8. 10 Apr '08 13:35
    Originally posted by sonhouse
    Actually, the San Salvadorians were just the opposite, they were friendly and the crew lived among them for a few months. They got european diseases and were wiped out as a result. It pretty much shows what happens to tropical natives who are not suspicious of strangers. I forget the disease that did them in, but 50,000 people lost their lives and through no bad intent on Columbus, just no defenses built up against eurotrash...
    End they gave Columbus's bunch an STD to take back to Europe(I've forgotten which one.)
    So, the San Salvadorians were an exception to the theory of the thread? Can you find anyone who actually fits the theory? Were the San Salvadorians noted for their individualism and innovations? Why not?

    I question the premise that "societies that value conformity" and "societies that reject strangers" are equivalent. In Zambia, individualism is frowned upon in rural communities for reasons of jealousy. However there is no rejection of strangers.
    Every Zambian knows that if he wants to move to a rural area and start a small scale farm he must go to an area where he is not known - preferably to an area that is of a different tribe from his own. There is much more acceptance of success when the excuse that he is an outsider can be given.
  9. 01 May '08 12:48
    Originally posted by sonhouse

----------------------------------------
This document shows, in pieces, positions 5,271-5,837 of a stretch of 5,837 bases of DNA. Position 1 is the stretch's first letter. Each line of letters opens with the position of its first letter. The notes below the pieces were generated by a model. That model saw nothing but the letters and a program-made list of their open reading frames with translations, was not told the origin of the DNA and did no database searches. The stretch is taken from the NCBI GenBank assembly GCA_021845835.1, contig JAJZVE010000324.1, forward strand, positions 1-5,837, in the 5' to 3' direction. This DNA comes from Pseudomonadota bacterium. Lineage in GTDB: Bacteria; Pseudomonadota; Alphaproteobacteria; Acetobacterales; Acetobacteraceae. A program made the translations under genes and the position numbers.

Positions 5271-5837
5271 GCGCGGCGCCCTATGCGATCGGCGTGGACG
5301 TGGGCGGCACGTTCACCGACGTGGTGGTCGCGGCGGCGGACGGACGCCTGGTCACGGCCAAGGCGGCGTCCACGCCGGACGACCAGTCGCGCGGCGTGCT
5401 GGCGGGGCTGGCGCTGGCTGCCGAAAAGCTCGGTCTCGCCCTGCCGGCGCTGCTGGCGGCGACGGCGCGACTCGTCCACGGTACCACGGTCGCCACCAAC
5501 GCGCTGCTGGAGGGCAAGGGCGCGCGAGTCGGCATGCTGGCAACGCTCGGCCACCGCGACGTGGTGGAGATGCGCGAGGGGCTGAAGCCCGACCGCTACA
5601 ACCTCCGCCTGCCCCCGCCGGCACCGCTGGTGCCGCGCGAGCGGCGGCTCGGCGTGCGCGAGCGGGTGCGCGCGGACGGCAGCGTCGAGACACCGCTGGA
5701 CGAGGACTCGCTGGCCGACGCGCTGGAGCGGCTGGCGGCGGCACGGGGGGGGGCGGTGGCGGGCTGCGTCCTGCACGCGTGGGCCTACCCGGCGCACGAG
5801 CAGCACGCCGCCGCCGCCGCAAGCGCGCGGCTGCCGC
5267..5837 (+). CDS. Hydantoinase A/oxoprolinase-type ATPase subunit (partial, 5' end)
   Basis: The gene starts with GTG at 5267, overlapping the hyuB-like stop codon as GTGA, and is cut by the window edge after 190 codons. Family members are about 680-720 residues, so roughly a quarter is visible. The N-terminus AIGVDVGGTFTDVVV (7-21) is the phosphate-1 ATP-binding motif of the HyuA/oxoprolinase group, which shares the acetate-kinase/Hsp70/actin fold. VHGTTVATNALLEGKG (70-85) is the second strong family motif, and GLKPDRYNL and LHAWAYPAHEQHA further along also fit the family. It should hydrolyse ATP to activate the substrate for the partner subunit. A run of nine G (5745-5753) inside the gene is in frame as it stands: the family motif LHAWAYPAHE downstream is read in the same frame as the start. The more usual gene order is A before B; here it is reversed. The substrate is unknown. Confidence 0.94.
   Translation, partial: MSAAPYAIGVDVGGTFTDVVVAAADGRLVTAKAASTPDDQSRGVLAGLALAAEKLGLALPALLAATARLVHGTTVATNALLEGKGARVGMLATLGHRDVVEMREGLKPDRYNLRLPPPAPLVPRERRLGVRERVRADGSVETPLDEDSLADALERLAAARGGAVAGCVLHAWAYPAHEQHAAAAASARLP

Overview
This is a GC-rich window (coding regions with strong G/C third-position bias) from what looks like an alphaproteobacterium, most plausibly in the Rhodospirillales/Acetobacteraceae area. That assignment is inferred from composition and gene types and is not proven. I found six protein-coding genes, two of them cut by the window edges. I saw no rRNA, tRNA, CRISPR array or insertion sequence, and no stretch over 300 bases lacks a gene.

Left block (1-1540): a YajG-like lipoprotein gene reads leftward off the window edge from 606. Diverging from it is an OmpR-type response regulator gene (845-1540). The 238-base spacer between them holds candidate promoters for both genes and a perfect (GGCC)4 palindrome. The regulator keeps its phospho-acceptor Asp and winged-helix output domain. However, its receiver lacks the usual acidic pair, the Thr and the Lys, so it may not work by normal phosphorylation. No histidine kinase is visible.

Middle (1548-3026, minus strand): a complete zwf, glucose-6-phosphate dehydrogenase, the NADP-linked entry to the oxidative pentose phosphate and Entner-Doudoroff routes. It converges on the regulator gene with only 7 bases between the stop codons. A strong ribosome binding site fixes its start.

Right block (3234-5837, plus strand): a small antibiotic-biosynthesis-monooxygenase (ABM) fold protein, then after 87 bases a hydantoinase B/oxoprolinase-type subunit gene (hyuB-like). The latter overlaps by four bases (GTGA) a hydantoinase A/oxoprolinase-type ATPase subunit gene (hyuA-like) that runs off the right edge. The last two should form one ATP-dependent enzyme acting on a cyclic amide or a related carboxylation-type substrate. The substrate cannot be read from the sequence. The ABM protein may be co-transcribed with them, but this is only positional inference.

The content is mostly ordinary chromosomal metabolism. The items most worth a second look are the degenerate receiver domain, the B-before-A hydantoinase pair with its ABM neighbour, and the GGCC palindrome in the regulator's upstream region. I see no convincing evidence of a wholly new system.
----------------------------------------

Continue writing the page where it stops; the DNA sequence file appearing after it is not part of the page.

http://www.newsweek.com/id/130623

    The study says individualism and innovation come about in societies that happen to have a low incidence of pathogens but places like the tropics that have many pathogenic threats makes societies that value conformity, rejection of strangers( they might bring in unknown diseases) and group values more important than individual lives. What do you think? Possible real connection there?
    i can give some creedence to the individualism idea here but think the suggested link to innovation is pretty weak
  10. Subscriber AThousandYoung
    Do ya think?
    02 May '08 01:50
    Originally posted by sonhouse
    That would be an example of the amerinds trying to fight off euro's, it would pay to keep disease ridden euros out in terms of preventing disease. Look at San Salvadore island, where Columbus landed. It didn't take but about 100 years to totally wipe out the native population with eurodiseases.
    Amerinds as a whole weren't particularly xenophobic until the Europeans started kicking them around and taking their stuff. They seemed pretty friendly actually in many cases according to what I've read.
  11. 02 May '08 02:50
    Originally posted by AThousandYoung
    Amerinds as a whole weren't particularly xenophobic until the Europeans started kicking them around and taking their stuff. They seemed pretty friendly actually in many cases according to what I've read.
    That's what I have read too. Although they had a number of wars between the various tribes.